We have a problem in our country right now. Like the energy crisis of the 1970s, we now have a creativity crisis brewing in our schools. And in as little as ten years it will directly affect all businesses, particularly in marketing. However, I have a possible solution. Let’s reframe how we look at creativity in public schools from a series of downstream talents (e.g. music, theater and the visual arts) to a more upstream lifeskill that can be applied to all aspects of a student’s life …
When faced with a creative block, common wisdom suggests you go for a walk, exercise, even take a nap. All three have a common thread, of course: creating distance and taking a mental break from the task at hand. So it stands to reason that really getting away, say, on a vacation, would be the ultimate cure, right? For the deskbound wanderlusters among us, the answer is thankfully, yes. New research suggests travel can increase your levels of creativity and cause an uptick in your mind’s ability to produce positive thoughts, leading you to a happier, more inspired version of you.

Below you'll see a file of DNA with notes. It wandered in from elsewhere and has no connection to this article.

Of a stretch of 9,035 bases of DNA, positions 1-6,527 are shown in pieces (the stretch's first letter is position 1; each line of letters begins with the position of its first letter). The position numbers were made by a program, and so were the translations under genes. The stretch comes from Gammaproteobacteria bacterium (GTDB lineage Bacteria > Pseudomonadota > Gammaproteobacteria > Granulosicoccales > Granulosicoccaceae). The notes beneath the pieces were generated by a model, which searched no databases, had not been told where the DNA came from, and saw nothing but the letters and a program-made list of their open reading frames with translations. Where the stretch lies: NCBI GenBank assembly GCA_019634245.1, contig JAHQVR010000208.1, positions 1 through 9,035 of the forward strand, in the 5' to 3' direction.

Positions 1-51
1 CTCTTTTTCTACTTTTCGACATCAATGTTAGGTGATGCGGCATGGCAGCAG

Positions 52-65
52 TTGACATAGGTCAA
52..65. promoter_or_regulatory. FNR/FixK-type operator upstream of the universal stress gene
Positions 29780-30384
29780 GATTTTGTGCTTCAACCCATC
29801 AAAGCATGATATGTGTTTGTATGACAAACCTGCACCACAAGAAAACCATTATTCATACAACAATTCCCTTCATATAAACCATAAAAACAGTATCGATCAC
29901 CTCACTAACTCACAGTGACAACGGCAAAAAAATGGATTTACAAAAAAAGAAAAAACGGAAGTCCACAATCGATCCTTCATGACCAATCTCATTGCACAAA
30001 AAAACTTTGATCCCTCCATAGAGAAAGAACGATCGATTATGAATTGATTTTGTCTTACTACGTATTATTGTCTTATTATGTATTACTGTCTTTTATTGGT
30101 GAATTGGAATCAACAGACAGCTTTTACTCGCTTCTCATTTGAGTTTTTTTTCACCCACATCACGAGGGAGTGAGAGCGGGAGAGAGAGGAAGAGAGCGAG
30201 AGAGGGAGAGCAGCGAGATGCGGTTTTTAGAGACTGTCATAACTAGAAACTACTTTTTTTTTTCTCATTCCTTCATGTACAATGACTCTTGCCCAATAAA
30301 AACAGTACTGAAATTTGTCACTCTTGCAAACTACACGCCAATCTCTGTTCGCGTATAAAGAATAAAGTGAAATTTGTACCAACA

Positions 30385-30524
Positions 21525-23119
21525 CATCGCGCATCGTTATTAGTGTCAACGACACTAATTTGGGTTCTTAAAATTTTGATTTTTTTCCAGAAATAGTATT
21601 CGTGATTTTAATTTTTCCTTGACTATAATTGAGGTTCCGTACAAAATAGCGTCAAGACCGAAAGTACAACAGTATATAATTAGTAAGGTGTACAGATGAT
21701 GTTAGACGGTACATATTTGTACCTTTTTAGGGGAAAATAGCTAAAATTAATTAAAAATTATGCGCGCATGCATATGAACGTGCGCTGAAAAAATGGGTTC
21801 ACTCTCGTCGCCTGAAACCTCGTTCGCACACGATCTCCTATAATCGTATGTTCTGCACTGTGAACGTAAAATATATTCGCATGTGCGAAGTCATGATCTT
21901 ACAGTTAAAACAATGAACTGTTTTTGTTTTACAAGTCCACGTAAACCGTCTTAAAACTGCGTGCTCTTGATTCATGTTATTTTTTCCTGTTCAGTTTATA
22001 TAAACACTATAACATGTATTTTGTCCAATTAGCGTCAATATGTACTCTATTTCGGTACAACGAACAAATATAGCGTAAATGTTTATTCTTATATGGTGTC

The more I hear evidence like this, the more I question why the homes & hospitals we Americans tend to put our Senior Citizens in, have bare walls and allow solitary lifestyles. Activity rooms focus on mundane activities instead of creative pursuits. Why is it we just don’t “get” this? When will it change? Healing & Wellness includes the betterment of the soul – and we all know ART is what feeds the soul. Why are we starving our Seniors of this requirement?
A few weeks ago, turning on the radio, I hear a voice saying that creative writing can help wounds heal faster. Startled, I turn the volume up. Volunteers were given small wounds; half were then asked to write about something distressing in their life, the other half about something mundane. The wounds of the confessional writers healed substantially more quickly. A thought or a feeling is felt on the skin. Our minds, which have power over our bodies, are in our bodies and are our bodies: we cannot separate
A very interesting read!
The human-machine dynamic is often framed in terms of conflict. At least that’s how it feels these days. We’re fighting the machines everywhere—certainly in the movies, but also on the Go board, on the Jeopardy! stage, and in the workplace. You can’t even make a travel reservation or read your email without wondering, Was that sent by a bot or a real person?